Are these incidents harbingers of future trouble? In all probability yes. Pakistan is already stated to be a tinderbox of social and religious tensions. The Chinese dictatorial attitudes and their prosecution of Muslims could trigger a wave of anger and violence in the days and months ahead. The continuous prosecution of Muslims in Uighur is not hidden from Pakistanis. If the Pakistani state were to remain silent over this prosecution of Muslims, there would be serious backlash within the country. The army, which has survived on stoking the fire of religious extremism in the name of defending Islam, can find itself in a bind if it refused to heed the growing people’s anger against the treatment of Muslims in China.
Apart from this religious factor, the project has already created even more deeper divisions and dissent between the two centres of power-the military and the civilian establishment. The army wants to usurp full control of the project, and therefore reap all its fruits, the civilians are not willing to let go of the cake easily. They too want their share of the pie. Since the Chinese have shown an inclination to trust and work with the military, the civilians might find themselves holding the baby while the Generals enjoy the perks. This is bound to add to the suspicion and distrust between the two, leaving the people in distress.
The project is making its impact on other fronts also. There is already a provincial war for the riches, with Punjab doing utmost to corner all the fruits, leaving Sindh and Balochistan to bear the consequences of large scale concrete projects which are causing displacement, resource crisis and hopelessness among the people of these provinces. The differences or divisions are not limited to administrative or economic matters; these have spilled over as ethnic conflicts. Pakhtuns, Sindhis and Baloch have for long blamed Punjabis for usurping their share of national resources. With the Punjabis set to corner the CPEC pie in toto, with no inclination to share even a morsel, the other ethnic communities are beginning to raise their voice. The Baloch have for long been fighting with the Punjabi establishment for decades, so has been the Sindhis. The Pakhtuns are the new ones to take on the Punjabis. They view the CPEC project as yet another attempt by the Punjabi clique to steal their share of their national resources.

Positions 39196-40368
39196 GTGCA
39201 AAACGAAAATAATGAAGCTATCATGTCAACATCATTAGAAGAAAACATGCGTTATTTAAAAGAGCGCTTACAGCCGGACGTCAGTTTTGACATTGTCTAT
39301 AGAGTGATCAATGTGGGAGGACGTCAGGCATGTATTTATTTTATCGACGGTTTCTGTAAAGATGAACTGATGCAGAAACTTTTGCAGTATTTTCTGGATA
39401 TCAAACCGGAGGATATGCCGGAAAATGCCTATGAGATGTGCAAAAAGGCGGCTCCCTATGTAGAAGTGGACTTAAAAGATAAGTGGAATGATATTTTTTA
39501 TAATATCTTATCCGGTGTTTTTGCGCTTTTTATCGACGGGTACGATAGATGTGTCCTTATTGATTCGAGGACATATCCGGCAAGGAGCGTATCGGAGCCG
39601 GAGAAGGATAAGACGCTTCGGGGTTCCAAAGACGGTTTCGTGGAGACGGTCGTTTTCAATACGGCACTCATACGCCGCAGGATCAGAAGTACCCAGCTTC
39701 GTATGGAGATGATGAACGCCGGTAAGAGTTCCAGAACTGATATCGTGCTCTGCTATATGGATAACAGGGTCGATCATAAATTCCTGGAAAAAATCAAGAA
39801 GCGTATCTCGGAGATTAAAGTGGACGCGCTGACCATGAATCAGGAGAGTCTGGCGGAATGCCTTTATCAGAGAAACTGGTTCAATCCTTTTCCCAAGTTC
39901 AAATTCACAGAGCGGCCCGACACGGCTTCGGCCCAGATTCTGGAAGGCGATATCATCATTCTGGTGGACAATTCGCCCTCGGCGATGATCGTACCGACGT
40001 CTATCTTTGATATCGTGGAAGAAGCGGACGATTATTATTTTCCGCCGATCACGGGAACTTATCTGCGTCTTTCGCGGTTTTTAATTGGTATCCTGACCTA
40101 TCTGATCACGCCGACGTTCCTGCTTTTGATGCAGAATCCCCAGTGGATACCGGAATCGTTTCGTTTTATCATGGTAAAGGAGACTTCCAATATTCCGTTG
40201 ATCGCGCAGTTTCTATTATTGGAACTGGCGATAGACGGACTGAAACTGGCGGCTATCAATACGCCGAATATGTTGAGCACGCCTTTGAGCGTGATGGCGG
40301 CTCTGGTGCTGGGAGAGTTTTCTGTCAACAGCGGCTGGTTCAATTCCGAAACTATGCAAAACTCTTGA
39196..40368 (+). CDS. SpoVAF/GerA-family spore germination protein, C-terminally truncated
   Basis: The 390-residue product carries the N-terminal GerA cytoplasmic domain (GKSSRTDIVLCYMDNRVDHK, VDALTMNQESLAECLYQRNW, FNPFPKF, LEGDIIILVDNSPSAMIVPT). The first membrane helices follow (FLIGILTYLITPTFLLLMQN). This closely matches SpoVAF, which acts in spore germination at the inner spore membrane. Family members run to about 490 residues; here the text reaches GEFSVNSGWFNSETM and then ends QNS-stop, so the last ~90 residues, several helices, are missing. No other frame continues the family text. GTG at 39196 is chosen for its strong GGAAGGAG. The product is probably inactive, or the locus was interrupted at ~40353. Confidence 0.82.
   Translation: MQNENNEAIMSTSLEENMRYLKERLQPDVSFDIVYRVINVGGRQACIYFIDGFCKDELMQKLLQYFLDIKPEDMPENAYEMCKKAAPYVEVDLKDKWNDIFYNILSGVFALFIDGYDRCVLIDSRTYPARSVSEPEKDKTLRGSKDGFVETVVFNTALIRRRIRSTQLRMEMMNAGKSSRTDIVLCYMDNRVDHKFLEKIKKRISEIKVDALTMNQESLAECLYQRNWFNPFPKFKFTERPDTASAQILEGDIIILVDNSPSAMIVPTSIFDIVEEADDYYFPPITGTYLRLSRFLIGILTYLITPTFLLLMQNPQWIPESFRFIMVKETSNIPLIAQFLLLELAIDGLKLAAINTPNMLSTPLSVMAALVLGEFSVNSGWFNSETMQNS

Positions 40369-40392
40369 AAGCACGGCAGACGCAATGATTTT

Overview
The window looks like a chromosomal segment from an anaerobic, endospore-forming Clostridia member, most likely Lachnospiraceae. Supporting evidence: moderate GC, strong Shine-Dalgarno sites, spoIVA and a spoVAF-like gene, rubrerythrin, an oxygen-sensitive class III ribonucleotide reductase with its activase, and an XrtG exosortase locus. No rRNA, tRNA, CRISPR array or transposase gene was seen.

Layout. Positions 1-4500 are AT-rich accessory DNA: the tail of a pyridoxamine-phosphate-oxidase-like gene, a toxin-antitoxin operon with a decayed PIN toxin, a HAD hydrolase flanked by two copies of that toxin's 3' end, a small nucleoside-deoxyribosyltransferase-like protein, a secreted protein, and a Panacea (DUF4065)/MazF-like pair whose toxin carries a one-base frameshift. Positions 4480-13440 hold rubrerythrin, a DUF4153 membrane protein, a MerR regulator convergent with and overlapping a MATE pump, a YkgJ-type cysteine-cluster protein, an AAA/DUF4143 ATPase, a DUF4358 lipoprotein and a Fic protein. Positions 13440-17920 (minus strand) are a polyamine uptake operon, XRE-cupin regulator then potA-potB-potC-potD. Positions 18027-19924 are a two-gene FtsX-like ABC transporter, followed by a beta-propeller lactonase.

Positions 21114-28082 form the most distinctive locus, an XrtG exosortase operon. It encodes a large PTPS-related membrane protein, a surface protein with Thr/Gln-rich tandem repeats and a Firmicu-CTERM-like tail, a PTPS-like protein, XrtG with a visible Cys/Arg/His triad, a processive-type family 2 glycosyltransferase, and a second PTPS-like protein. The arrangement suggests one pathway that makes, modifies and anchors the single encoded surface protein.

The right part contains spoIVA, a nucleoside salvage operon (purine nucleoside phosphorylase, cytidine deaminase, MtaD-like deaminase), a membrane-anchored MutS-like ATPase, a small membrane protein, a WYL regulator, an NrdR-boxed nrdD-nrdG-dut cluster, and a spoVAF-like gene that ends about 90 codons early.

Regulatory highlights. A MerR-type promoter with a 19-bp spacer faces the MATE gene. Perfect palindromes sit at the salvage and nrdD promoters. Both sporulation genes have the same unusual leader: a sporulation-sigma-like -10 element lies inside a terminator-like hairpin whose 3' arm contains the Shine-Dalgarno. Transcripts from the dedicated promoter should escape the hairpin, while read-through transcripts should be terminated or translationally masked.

There are too many things which are rotten in the project which the Prime Minister of Pakistan hails as a `project of the century`.
(The author is geo-political analyst and the contents of the article are his views and not necessarily be agreed by the newspaper. Editor)